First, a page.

The 2006/07 season saw the Tulips return to the Southern League for a third time and finish 19th of 22 teams after a roller coaster campaign. But in the final phase of FA restructuring the club was relocated back to the UniBond League for the 2007/08 season, competing in Division One (South). The close season also saw the club enter new and exciting era with the formation of a Youth Academy under the direction of former Kettering Town boss Dominic Genovese who had been handed the title of Director of Football. In mid-September Genovese took over the manager’s reins following the departure of Phil Hubbard after a dismal start to the season. But the hoped for results failed to materialise and Biley, who had been released amid managerial changes at Corby Town, was enticed back to the Tulips for a third time as manager. After successfully carrying out his remit to maintain Level 4 status Biley departed again in June 2009.
After two weeks former player Mark Hone was appointed to his first managerial position. But he resigned in mid-November with the team languishing in penultimate position in the league. Assistant manager Richard Scott was appointed as manager in mid-February following an eightmatch “trial” period. But his hopes of success for the club did not materialise and with Spalding United again in the relegation positions, Scott resigned in mid-January 2011 which also prompted a mass exodus of players.
Andrew Stanhope, who had enjoyed a lengthy playing career with the Tulips, stepped into the breach together with another former player and manager in Bob Don-Duncan. Unfortunately they were unable to halt the slide and the club was relegated back to the United Counties League. After 11 months in charge Stanhope was relieved of his duties. Pat Rayment was appointed manager in mid-January 2012. He set about re-structuring the club and the start of the 2012/13 season brought a new management team with former Peterborough United player Marcus Ebdon joining as Assistant Manager and Bob Don-Duncan moving up the ladder as Director of Football. After a largely successful campaign which saw an extended run in the FA Vase (the Tulips eventually going out at home in the 5th Round to eventual Semi-Finalists, Guernsey, the club narrowly missed out on winning promotion from the UCL Premier Division by a solitary point at the end of the 2012/13, but emerged victorious in that season’s UCL Knockout Cup, beating promoted St Ives Town 4-0 in the Final.
The club’s 90th anniversary year (2011/12) started on a high when a partnership deal with top local junior club Spalding Athletic JFC was agreed, putting us in contact with age group football from under-8 to under-18. The 2013/14 Pre-Season saw a huge influx of talented players to the club and it came as no surprise to many that the UCL Premier Division crown was won at a canter. With the talented squad at his disposal, much had been made of Pat Rayment’s potential in guiding the Tulips deep into the latter stages of that season’s FA Vase, but following a 3-0 2nd Round victory over Walsall Wood in early November the Tulips’ world fell apart temporarily when it was discovered that they’d fielded an ineligible player for the final few moments of that tie. Despite protestations directly to The FA the decision was upheld and the Tulips wre thrown out of the competition; harsh by many people’s reckoning, considering the fine details of the case.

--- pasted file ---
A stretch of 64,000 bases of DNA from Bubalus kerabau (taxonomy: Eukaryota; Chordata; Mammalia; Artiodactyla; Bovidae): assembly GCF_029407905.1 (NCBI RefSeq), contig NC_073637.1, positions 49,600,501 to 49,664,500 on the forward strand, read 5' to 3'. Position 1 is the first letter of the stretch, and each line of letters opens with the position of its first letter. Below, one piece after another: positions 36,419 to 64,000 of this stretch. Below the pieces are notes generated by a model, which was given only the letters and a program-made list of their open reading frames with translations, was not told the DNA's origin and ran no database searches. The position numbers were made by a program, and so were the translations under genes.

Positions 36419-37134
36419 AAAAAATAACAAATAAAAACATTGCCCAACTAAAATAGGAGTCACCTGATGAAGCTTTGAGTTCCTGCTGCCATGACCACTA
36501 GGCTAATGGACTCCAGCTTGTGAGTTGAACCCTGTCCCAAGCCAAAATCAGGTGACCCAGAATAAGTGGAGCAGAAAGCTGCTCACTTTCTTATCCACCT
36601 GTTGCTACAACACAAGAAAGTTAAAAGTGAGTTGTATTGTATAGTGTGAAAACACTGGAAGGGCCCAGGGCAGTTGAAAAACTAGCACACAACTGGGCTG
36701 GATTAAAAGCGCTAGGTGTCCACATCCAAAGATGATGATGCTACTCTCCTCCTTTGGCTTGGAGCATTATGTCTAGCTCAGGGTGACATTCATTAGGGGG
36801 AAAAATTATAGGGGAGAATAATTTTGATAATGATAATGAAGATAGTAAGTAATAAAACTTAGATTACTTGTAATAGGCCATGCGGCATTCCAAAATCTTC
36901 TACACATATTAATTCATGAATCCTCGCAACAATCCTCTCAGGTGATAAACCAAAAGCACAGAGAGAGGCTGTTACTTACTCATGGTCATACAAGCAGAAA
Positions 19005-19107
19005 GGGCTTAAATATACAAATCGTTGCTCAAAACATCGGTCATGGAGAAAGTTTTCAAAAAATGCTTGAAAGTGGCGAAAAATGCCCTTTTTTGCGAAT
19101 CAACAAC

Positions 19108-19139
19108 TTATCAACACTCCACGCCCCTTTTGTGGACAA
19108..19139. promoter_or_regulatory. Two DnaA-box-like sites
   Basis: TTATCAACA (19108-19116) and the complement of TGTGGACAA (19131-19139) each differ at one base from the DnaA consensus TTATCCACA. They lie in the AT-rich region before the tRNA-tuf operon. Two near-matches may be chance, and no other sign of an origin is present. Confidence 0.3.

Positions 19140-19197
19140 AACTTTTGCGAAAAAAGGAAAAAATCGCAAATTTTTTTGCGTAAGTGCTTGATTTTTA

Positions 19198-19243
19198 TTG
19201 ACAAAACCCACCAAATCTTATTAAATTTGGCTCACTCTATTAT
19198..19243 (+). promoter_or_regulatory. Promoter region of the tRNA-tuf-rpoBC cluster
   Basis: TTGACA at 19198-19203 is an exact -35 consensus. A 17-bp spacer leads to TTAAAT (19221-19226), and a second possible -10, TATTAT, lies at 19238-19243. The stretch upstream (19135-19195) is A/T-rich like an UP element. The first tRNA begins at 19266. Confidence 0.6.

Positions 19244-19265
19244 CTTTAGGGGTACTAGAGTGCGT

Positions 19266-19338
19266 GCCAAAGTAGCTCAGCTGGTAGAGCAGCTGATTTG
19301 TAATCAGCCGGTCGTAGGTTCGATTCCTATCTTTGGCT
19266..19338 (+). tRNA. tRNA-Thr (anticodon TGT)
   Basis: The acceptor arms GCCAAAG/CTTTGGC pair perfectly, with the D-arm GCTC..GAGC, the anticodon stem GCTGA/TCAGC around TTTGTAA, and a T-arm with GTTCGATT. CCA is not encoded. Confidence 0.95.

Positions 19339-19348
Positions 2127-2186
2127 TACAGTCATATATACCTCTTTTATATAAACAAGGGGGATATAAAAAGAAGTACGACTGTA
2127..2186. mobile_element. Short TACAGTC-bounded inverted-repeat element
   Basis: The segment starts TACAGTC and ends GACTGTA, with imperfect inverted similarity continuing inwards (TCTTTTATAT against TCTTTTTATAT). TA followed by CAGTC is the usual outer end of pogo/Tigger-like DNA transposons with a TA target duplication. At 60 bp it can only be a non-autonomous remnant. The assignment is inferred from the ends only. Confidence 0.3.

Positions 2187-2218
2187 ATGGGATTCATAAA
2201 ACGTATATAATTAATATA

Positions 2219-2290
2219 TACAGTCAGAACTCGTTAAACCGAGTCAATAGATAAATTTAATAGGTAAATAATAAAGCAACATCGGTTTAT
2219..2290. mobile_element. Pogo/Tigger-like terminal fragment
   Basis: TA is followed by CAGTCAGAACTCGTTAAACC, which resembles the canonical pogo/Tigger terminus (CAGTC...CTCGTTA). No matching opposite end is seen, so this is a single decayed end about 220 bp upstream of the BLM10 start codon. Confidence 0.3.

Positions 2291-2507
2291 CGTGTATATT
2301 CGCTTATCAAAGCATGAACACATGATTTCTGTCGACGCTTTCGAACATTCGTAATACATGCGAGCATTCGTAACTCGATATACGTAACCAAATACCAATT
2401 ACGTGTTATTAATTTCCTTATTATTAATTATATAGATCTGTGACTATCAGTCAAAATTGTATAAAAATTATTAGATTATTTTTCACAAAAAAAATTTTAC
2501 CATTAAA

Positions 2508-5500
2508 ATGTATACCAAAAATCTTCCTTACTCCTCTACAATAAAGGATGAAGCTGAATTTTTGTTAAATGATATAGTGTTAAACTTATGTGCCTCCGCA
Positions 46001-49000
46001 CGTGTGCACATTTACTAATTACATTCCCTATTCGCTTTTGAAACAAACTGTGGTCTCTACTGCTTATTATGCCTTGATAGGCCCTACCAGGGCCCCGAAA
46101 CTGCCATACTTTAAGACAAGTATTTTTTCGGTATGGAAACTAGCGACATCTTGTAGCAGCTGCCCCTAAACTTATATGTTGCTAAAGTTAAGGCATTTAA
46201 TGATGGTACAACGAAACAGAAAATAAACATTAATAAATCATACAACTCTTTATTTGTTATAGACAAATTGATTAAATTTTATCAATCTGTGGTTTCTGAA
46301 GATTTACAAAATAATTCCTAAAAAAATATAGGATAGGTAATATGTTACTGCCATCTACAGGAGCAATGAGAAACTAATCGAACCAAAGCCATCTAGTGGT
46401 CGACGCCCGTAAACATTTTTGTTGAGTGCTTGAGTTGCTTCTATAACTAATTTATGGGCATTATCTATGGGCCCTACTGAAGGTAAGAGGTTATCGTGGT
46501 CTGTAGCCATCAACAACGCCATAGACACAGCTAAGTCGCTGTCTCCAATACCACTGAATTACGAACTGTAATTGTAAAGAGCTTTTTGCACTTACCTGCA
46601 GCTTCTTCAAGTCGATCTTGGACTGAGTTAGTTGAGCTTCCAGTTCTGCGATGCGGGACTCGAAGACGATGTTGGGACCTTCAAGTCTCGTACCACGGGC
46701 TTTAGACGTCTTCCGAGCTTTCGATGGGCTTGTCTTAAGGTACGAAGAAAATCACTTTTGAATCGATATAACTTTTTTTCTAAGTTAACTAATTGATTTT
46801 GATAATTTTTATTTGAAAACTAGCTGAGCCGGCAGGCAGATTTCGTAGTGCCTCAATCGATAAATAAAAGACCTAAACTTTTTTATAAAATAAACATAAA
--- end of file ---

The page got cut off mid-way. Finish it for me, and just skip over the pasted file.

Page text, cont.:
With promotion back to Step 4 of the Non-League pyramid secured for the 2014/15 season, the Tulips gave a good account of themselves in the Evo-Stik NPL First Division South but a late season collapse, when it had seemed highly likely for so long that they’d qualify for the end-of-season Play-Offs,saw the team finish 7th and left management & supporters baffled when all had seemed to be going so well between Christmas and the end of February 2015. The 2015/16 campaign began much as had the previous one, with the Tulips showing they belonged at Step 4. However, manager Pat Rayment again tendered his resignation in November 2015, shortly after the shock FA Cup 3rd Round Qualifying Replay defeat at home to Sporting Khalsa during October 2015; Rayment cited that he felt he’d taken the team as far as he could and that after almost four years in charge he was ready for another challenge. As potentially unsettling as Rayment’s abrupt departure could have been, former Assistant Manager, Marcus
Ebdon, and Coach, Danny Hussey, agreed to take on the reins in a Joint Management arrangement and duly saw out the role until the end of the 2015/16 season, which the Tulips finished in 12th place.
With the season complete by what seemed a matter of minutes, Mssrs Ebdon/Hussey announced that they would not be carrying on the role of Joint Managers due to increasing work commitments. Many wondered what direction the club would take and whether such news would mean a mass exodus of talent. Most assumed a familiar face from the past would be invited back to captain the ship, but it came as a great filip when news was announced in May 2016 that former Lincoln United boss and Tulips player, David Frecklington, had agreed to lead the club on a three-year contract. Dave was quickly joined by his former Assistant at Lincoln United, Chris Rawlinson, and the rebuilding project began in earnest. Six key members of the Tulips squad (inc stalwarts such as Michael Duggan, Nathan Stainfield, Neal Spafford, Tom Waumsley and Jonny Lockie) were retained for 2016/17 and a host of new faces were either signed or trialled during Pre-Season.
Having overseen Lincoln United go from strength-to-strength in his three-year tenure at the helm (2015/16 saw The Whites finish in the Play-Off places), Frecklington & Rawlinson made no secret of their ambition to take the Tulips to Step 3 of the non-league pyramid. Early season preparations and results suggested they were indeed men on a mission as the Tulips began 2016/17 with a string of impressive results. The plan is to reach the Evo-Stik NPL Premier Division by end of Year 3; judging from what’s been seen so far, nobody will be surprised if that timeframe is shortened.